The Ottumwa Courier


September 22, 2006

Eastern cook ‘adapts’ recipes when beaches are not available to pick up clams

Ottumwan's recipes featured

OTTUMWA — The moment she speaks, you know she is not an Iowan, though she has been here quite awhile and has been around the country. There is an English (almost British) accent here!

Valerie Godfrey grew up in Rhode Island and her ancestors are English and followed many of the customs of the early settlers of our country and still do. Like drinking tea from bone china cups (with milk) at 2 p.m. and 4 p.m. each day. This practice Valerie still follows in her own home, too. She prefers Lipton’s orange pekoe tea and uses about 100 bags per week.

“I really like English breakfast tea from Celestial Seasonings, but feel it is too expensive to use every day,” she says.

Her husband does not share this activity with her “because he doesn’t like tea and calls it swamp water,” Godfrey says.

A graduate of Rhode Island College in Providence, R.I. she was teaching second grade at Maryville, in North Providence when she attended a dance one night and met a young man in the Navy Officer Candidate School in Newport. He also was a teacher. The year was 1964 and before he finished the officer training school and many outings later, Roger Godfrey had asked her to marry him and accompany him to Florida to Officer Flight Training School.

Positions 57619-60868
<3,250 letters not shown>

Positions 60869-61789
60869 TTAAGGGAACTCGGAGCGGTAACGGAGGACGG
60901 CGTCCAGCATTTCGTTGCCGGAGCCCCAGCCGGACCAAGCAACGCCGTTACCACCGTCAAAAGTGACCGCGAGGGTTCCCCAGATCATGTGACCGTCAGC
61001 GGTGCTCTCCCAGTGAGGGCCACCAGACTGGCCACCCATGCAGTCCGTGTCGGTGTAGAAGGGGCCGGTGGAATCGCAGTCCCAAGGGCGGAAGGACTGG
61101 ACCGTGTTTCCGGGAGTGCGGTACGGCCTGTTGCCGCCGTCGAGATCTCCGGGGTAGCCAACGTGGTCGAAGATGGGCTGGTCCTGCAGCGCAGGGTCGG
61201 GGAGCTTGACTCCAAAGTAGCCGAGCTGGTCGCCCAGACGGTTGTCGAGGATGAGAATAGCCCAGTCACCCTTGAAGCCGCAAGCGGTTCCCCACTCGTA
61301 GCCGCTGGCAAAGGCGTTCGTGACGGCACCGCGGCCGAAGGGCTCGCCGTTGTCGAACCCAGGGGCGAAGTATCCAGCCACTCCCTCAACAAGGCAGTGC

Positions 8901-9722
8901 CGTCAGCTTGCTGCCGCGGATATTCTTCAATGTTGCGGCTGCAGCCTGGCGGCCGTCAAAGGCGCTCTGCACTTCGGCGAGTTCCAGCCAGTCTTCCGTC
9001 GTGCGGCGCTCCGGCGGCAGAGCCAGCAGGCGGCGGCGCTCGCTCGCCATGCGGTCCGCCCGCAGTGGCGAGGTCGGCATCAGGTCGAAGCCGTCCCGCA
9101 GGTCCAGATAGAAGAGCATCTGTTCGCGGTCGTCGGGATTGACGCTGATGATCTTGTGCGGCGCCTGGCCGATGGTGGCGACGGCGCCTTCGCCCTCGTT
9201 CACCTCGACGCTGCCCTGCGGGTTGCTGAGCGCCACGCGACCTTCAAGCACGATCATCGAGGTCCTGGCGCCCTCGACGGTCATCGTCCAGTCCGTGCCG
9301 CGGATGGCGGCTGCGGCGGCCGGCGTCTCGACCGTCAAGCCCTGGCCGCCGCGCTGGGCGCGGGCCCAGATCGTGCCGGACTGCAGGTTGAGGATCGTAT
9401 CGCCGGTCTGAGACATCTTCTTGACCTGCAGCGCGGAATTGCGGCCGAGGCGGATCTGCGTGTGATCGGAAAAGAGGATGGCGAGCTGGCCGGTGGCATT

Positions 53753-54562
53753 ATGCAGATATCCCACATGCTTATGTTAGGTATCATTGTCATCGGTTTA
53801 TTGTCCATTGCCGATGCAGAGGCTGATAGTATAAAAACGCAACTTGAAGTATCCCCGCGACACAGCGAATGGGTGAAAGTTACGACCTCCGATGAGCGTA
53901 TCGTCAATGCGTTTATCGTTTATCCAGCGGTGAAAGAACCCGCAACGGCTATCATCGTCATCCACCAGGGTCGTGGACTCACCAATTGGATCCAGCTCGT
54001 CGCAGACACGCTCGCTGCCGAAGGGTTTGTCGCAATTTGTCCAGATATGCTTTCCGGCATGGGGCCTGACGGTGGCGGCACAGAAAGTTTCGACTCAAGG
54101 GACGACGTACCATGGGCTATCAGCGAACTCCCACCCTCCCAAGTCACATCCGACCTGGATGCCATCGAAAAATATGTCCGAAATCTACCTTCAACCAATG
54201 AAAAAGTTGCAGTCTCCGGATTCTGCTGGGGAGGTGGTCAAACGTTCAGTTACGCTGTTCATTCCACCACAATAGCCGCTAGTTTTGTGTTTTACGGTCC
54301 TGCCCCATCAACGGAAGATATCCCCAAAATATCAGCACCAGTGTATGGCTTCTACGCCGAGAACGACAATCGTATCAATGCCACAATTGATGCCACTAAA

Valerie Godfrey says she did not start cooking until after she was married, though she had watched her mother cook. Her father had heart problems and required care, so Valerie had much of the responsibility for her younger brother and sister. One of the things the children liked to do was to clam and she often took them to the beach, which she says, “no one is ever very far from the beach in Rhode Island.”

After marriage, she used the Betty Crocker Cookbook for Two. After raising two daughters and two sons, she says she is now back to that original cookbook. As she would taste other foods at dinners or potlucks, she would ask for the recipes and has collected quite a file of good foods over the years. Fortunately, she says, Roger is not a picky eater. The first dish she made (often) was chicken and noodles, she says, laughing, “and Roger’s mother made the noodles.”

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